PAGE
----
Hilary Mellon: The Station this place again of meetings and farewells where trains arrive where trains depart and old lovers wait forever on the platforms of the heart
Lisa Reily: against windows breathing interspersed with the rattle of a train, bare trees spattered with nests, a lady in a carriage crying into a phone; wet brick of red, stone-crumbled stories. a mouse sits stunned in a dirty yellow dustpan, blinking eyes slow from its shock rescue; i take it outside, whisper to it, gently, but when it sees the night sky and damp grass, it leaps ten times its height, smacks onto the ground, before it scurries into dry leaves against the house. blond sandstone buildings, grey hills, canals and steel locks; her father is dead. silver thread, a shiny scarf, like a gypsy. £5 for a hand car wash in a tesco carpark. mouse by the front door, still warm, a shrunken version of its former self, eye sockets hollow, little legs frozen in a scurry. i remember the pigeon i rescued on the road home, surrounded, attacked by other birds; when i cradled it in my jumper on the front seat of my car, it suddenly awoke, flapped desperately against the windows; i nearly drove into a bush. green fields and sheep, an owl’s silhouette in the woods, doors open and close to a slim woman in beige trousers and a burgundy lambswool coat; i get into her land rover and apologise for my muddy boots on the car mat. oh don’t worry, i’ve taken it to the eastern europeans, she says, and we usually get so mucky when we go out beating. there’s something to be said about the friendliness of the country. beating gives you a chance to be in the outdoors, to see the beauty of wildlife, meet new people, flush unwary birds into view. shoes fused to feet, surgically removed, a romanian man is electrocuted in a shower, a brown-skinned girl waits behind a caravan. dawn stairs, a tiny grey shrew, its clawed toes, pointed snout i’ve never seen before, stiff and weighty from death; and a flailing robin caught in the teeth of our neighbour’s cat.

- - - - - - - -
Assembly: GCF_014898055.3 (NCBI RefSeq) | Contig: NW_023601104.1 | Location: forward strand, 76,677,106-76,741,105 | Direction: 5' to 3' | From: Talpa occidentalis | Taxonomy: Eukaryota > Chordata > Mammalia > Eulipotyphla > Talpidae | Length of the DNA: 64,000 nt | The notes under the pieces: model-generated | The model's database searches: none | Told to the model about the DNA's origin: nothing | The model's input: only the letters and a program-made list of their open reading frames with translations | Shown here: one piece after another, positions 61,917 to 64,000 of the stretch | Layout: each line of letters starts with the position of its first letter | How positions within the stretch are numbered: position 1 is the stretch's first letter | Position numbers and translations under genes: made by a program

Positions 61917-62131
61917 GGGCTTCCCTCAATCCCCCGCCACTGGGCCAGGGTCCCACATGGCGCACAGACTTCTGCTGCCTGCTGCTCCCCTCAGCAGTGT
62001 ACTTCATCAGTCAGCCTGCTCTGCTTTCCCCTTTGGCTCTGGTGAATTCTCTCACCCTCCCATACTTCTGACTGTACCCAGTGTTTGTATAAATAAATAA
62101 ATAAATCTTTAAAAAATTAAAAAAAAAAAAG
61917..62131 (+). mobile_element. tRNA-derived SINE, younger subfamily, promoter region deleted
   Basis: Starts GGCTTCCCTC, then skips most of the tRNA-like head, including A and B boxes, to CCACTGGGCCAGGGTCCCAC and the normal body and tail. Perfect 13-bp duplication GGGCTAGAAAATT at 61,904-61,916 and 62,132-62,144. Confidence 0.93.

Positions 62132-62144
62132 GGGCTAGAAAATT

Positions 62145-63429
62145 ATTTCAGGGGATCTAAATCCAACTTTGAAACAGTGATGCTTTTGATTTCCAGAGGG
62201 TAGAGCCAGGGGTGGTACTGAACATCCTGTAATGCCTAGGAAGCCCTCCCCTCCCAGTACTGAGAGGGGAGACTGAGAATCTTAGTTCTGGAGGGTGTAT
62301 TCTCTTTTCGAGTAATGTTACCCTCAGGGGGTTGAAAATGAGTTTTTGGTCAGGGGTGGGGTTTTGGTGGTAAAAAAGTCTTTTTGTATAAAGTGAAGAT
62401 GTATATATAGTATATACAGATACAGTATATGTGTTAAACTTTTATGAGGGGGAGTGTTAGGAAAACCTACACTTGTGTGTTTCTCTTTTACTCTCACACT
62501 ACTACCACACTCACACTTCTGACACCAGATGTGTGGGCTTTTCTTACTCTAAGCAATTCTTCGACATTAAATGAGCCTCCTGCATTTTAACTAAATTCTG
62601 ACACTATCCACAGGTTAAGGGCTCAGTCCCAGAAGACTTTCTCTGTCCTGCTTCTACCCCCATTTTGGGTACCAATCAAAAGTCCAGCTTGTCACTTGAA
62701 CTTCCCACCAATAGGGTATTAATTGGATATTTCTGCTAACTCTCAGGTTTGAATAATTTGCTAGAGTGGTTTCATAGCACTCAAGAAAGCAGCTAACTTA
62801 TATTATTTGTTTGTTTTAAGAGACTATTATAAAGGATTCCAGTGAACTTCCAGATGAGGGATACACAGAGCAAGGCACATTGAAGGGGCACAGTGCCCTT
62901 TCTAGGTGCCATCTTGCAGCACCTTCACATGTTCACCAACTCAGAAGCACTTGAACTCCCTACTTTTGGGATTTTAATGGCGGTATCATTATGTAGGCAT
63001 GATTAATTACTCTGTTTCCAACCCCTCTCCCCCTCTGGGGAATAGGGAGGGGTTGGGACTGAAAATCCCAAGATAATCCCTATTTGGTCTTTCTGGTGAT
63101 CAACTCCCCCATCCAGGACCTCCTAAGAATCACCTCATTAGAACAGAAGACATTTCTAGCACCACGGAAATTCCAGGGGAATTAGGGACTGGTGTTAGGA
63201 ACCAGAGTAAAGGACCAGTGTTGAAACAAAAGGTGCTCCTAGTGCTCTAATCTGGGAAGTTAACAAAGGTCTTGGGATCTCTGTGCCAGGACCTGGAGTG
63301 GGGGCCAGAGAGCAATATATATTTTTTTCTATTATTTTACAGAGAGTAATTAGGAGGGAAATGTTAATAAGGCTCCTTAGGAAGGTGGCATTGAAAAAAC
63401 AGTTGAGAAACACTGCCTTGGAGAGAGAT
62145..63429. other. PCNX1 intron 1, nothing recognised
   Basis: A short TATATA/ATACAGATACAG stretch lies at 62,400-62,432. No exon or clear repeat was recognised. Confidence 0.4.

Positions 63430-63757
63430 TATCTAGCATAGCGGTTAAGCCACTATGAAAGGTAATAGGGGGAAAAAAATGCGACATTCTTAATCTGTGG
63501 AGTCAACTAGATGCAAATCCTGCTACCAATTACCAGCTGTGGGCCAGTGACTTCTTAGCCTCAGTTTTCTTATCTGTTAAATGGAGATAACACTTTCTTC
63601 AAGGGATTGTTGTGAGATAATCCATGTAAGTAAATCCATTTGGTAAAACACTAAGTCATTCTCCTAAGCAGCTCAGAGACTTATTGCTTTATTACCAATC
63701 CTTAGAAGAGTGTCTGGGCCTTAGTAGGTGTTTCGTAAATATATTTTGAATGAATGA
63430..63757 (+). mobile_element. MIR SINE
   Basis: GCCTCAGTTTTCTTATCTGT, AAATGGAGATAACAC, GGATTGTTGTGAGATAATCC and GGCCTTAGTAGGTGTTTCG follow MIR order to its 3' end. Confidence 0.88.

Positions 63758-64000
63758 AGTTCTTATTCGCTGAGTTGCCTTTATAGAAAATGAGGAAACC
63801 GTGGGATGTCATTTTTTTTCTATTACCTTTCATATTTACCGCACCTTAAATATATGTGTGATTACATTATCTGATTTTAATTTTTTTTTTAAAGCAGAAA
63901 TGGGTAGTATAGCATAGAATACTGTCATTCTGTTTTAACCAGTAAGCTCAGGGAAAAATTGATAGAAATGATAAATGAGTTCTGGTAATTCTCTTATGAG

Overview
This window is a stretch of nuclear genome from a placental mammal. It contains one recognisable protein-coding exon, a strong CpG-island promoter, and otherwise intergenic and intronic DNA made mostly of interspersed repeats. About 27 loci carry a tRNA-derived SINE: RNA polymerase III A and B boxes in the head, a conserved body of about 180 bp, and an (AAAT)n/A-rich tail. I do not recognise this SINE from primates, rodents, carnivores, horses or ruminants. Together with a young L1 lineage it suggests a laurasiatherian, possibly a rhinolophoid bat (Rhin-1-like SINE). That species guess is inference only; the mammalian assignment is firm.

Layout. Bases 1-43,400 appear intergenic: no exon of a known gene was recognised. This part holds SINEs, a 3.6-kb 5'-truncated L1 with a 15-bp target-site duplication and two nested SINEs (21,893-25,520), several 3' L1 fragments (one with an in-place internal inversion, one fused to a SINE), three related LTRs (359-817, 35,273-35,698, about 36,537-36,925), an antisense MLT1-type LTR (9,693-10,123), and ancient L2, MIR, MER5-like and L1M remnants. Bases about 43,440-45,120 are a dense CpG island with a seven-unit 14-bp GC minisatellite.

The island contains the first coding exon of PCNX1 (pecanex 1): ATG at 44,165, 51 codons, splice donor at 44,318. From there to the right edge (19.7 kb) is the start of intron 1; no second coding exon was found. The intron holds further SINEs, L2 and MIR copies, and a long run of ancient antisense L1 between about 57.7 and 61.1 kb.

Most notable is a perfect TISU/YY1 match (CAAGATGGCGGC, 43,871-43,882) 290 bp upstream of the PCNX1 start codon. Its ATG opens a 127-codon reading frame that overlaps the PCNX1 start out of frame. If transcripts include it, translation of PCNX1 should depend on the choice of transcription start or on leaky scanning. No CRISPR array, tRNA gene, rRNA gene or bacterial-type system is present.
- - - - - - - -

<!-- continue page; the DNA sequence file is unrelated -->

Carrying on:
Lesley Burt: The old line Alice opens the cottage door and blinks into acutely angled sunlight. The railway was death to wild boar and unicorns, she says. The door swings in sharp breeze, hinges squeak for lack of WD40 and rooks croak undertones. The jogger, who paused to stretch outside her holly hedge, looks up. Sycamore leaves shiver and fall – their shadows waver over high-viz T-shirt and bright white Nikes. His path winds ahead, a collage of bronze, sepia, tan, mustard. You are heading the wrong way, says Alice. Believe me, I have tried to escape among the oaks,
silver birches and sweet chestnuts,yet all ways bring me to the cottage.The jogger,
alarmed, checks his laces, begins a warm-up run-on-the-spot. No, he says, I am
familiar with the path that was a railway line,torn up long ago by Beeching.Here’s
the thing, says Alice. You seem a mere matter of fabric. He sprints away without looking back. I, on the
other hand, Alice tells the rooks,am in and of words. I make the story and therefore
its meaning. The jogger disappears where brambles and beeches lean into his path.
Alice hurries to the gate as if she would give chase but finds herself back on the
doorstep.Rooks settle beside tousled remains of nests,witness the closing of the door.
Bruce Barnes: Suitcases at Sambor, near Lviv, (circa 1900) (Imagining an incident on my grandfather’s journey to Germany,